Imagine losing your wallet, your credit cards and your checkbook -- all at the same time.
It turns out that more and more people are losing access to their money after their bank froze their accounts.
Levi Yisrael is a home rehabber who does a lot of banking to keep his business running. So imagine his shock when he deposited a customer's check, and his bank alerted him it was freezing his assets until they investigated the deposit.
"They sent me an email saying your account has been recommended for evaluation," he said.
He said he could not get a straight answer when he contacted the bank.
"It was like someone reading a computer, saying your account has been red-flagged for your protection," he said.
Yisrael says he used the bank for his business and personal accounts and couldn't pay for his daughter's birthday party the next week.
"My daughter's birthday was April 30th," he said, "and I had no money."
Spread money over at least two institutions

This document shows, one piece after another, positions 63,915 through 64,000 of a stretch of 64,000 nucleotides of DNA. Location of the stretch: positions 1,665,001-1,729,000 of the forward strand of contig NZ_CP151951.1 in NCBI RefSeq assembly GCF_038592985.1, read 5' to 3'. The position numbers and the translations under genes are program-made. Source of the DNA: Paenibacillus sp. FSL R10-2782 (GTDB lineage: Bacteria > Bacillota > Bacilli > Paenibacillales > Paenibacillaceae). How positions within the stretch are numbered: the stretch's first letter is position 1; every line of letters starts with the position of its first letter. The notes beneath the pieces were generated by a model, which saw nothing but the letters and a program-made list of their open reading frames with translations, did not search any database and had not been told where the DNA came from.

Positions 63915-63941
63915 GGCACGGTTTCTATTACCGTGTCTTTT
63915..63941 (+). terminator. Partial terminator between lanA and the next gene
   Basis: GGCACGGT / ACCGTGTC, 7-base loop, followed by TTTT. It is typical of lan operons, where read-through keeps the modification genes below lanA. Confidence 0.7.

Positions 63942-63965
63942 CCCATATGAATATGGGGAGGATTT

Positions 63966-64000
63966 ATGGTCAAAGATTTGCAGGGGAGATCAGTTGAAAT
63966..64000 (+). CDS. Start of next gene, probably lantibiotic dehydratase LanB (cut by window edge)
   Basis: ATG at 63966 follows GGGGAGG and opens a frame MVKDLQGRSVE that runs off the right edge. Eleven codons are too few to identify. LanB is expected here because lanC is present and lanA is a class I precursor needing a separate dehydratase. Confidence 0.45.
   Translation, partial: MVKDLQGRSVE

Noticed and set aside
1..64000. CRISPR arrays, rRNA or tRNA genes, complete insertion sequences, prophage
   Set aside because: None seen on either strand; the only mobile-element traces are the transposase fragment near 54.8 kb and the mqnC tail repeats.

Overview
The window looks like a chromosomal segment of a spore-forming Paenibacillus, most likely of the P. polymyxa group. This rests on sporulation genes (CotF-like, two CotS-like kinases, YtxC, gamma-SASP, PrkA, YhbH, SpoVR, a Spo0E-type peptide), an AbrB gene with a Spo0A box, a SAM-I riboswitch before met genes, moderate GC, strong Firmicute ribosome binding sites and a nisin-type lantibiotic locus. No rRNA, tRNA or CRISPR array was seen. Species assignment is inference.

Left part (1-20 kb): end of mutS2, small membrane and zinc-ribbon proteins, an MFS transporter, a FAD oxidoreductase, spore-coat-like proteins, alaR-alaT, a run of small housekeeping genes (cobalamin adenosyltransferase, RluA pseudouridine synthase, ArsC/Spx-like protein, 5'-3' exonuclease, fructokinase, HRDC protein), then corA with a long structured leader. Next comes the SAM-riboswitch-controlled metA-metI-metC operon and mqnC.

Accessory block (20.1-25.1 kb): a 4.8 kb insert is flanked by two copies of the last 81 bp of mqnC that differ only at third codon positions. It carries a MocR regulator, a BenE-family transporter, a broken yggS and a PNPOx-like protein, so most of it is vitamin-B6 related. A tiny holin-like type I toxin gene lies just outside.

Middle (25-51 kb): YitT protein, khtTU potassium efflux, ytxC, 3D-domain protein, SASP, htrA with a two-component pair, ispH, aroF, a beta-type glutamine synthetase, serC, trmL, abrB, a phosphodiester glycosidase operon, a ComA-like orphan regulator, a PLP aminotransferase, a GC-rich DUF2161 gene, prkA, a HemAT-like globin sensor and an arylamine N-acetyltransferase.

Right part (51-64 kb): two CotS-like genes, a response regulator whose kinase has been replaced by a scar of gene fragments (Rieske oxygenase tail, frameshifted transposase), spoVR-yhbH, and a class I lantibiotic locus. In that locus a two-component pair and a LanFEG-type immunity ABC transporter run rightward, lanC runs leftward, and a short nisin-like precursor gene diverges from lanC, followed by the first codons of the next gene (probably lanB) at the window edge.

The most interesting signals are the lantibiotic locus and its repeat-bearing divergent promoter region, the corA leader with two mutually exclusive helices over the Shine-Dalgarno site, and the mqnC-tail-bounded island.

Bankrate.com's Mark Hamrick says spreading your assets across two or more institutions guarantees access to at least some of your cash if something goes wrong.
"Simply because of the risk of fraud," he said, "that could be associated with a debit card that then denies access to our checking or savings accounts."
Recent bank failures are another reason to weigh your options at least.
As for how many banks you should work with or how many accounts to open, Hamrick says there's no one-size-fits-all answer.
"We just want to have access to our cash," he said, "and having cash in multiple institutions or more than one is one solution for that."
A recent New York Times investigation found more and more banks are freezing accounts if their algorithms flag what appears to be a questionable transaction. We contacted Yisrael's bank, but did not hear back. His accounts were unfrozen after two weeks.
"My checking. My business. My savings," he said, "finally were opened."
But he learned a valuable lesson and won't use just one bank anymore.
That way you don't waste your money.
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